On Europe he said that monetary stimulus could now start to have an impact on the economy but in the short term the region's equities are unlikely to escape from any pull back at Wall Street.

(Danilo Masoni)



Just a few minutes after the open, Euronext shares suddenly lost more than 8% and hit for a brief moment the bottom of the STOXX 600, which was already a crowded place with big losers such Royal Mail, Thyssenkrupp and Fiat Chrysler for instance.

Of course, one of the first things that came to mind was that a rumour saying something like the pan-European bourse operator had decided to splash billions to outbid Switzerland's SIX to take over Spain's BME was freaking out investors.

But very quickly, it was clear there were no signs of news reports or filings indicating that Euronext would launch a rival bid for the Spanish bourse.

"For us it's a fat finger", said Mikael Jacoby, head of continental European sales trading at Oddo Securities, adding that there was a possibility someone just didn't give up selling shares despite volumes being insufficient to carry the trade.

The fact that Euronext shares quickly bounced back to their opening levels shows the move wasn't triggered by a hypothetical news event, which, as a matter of fact, nobody can find a trace of, he added.

Here you can see how Euronext shares fell over 7% then bounced 9% within just a few minutes:

(Julien Ponthus)



European markets have started the day deep in the red with corporate news providing little relief as the fresh fears on the U.S./China trade war take their toll.

Every major bourse is down at least 0.7% and it's hard to find blue chips to brighten up the overall gloomy mood.

Thyssenkrupp is down over 10% after scrapping its dividend in the face of widening losses and Fiat Chrysler takes a 3.3% hit on General Motors' racketeering lawsuit.

Royal Mail is the top loser on the STOXX 600 with a whooping 16% fall as its turnaround plan gets behind schedule.

British American Tobacco is a rare bright spot, up 5.9%, following good news overnight from the US. Liberum analysts say: "The Fall Unified agenda, which sets the regulatory priorities for the year ahead withdrew the nicotine standard rule... It appears the FDA has bigger fish to fry with the youth e-cigarette crisis"

As you can see below, the top movers in Paris, Milan and Frankfurt are all deep in the red. Same applies to sectors which are all down in unison.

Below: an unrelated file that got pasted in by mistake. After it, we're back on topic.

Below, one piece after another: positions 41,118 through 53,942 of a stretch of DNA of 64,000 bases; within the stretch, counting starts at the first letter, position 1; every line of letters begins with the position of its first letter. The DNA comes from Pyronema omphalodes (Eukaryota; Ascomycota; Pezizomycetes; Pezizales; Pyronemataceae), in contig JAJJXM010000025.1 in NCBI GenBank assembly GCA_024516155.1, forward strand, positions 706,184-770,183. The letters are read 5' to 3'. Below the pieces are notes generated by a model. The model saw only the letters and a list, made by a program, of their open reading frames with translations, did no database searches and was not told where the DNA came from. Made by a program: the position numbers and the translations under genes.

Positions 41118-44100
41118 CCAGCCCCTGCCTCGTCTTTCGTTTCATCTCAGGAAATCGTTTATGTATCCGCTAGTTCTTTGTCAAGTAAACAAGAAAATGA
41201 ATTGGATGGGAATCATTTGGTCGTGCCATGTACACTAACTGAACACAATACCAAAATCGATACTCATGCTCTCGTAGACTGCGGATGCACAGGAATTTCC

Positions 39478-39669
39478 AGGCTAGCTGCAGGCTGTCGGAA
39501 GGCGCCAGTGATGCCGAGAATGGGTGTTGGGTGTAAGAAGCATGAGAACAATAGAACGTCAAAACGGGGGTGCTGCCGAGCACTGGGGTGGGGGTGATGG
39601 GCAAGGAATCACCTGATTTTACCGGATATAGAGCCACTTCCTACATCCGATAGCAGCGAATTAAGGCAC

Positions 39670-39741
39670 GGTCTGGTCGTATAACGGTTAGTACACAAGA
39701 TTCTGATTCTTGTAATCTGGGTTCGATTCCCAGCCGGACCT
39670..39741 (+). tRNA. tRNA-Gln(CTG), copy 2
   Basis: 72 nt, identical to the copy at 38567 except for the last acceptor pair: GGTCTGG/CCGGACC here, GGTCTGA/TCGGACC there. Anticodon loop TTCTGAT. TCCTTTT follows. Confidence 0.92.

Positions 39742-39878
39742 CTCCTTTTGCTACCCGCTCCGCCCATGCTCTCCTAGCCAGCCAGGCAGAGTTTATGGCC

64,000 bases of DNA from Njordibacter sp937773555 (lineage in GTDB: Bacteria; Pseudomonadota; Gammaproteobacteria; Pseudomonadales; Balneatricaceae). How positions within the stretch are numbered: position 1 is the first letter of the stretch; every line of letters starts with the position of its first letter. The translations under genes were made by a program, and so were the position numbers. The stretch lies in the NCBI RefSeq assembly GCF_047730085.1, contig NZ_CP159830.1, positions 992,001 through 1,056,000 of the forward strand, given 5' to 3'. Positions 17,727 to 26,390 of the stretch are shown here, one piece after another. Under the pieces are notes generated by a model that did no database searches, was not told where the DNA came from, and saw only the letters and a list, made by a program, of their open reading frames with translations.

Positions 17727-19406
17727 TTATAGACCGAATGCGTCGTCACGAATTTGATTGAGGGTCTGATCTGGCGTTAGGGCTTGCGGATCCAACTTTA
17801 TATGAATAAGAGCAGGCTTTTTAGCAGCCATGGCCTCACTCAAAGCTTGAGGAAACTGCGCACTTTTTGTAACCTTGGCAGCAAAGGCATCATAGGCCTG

(Julien Ponthus)



AS expected, futures are pointing to a lot of red at the open with Germany’s Dax, Europe's popular gauge of trade war greed and fear, suffering the most.

The Energy sector is also expected to be under pressure with oil prices retreating due to the trade tensions.

Fears political risk may hinder growth next year was illustrated this morning by French perfume maker Interparfums blaming geopolitical and economic uncertainties for slowing growth.

While we wait to see if there will be any surprise in the list of companies Labour will seek to nationalise should it win the Dec 12 election, Royal Mail and Severn Trent, already targeted, both published trading updates. The first is seen taking a hit while Severn Trent is expected to rise.

Another big news development for one of Europe’s stock market darlings is French luxury group LVMH entering due diligence with U.S. jewellery chain Tiffany & Co after raising its bid to close to $16 billion.

As a blow to investors hoping for a recovery story, Thyssenkrupp scrapped its dividend after its full-year net loss widened five-fold. Shares are expected to take a 5% hit at the moment.

While the impact (if any) on the Fiat Chrysler Automobiles/PSA planned merger isn’t clear at this point, news that General Motors filed a racketeering lawsuit against FCA, alleging that its rival bribed United Auto Workers (UAW) union officials, may possibly scare off some investors.

Two different outcomes in financial services: CMC Market is seen rising after raising its guidance while Investec could disappoint with lower profits.

(Julien Ponthus)



Labour will unveil its manifesto this morning at 11h00 GMT in Birmingham.

The event will be closely watched by investors after last week's surprise pledge by Jeremy Corbyn to part-nationalise BT.

"BT hadn’t believed it was on the Labour nationalisation hit list", Neil Wilson, chief market analyst at commented at the time as the pledge took analysts by surprise.

So whether there will be another surprise target for nationalisation is the multi-billion pound question that on everyone's mind!

Corbyn seeks to reverse privatisations began by former Prime Minister Margaret Thatcher in the 1980s, promising to nationalise rail, mail, water, and BT's broadband network to provide free internet for all.

Coincidence? Royal Mail and Severn Trent both publish trading updates this morning.

Anyhow, in a bid to manage readers expectations, it may be important to stress that given Labour's perceived low chances of being in power post the Dec. 12 election, the "Labour nationalisation hit list" may not trigger crazy market price action.

See Friday's LIVE MARKETS-BT nationalisation: Who cares?

(Julien Ponthus)



No reason for European stocks to be spared from the global pull-back really.

Wall Street and Asian markets retreated sharply overnight amid fears the very much hoped-for "phase one" Sino/U.S. trade deal would be delayed due to fresh tensions between Washington and Beijing.

Financial spreadbetters expect London's FTSE to open 31 points lower, Frankfurt's DAX down 69 points and Paris' CAC to lose 31 points at the open.

"The US-China trade spat has been rumbling on for over one year, and traders are used to the back and forth", commented David Madden at CMC Markets, adding that the latest twist in the saga could be seen as "an excuse to unwind some positions".

(Julien Ponthus)


(Reporting by Danilo Masoni, Joice Alves, Julien Ponthus and Thyagaraju Adinarayan)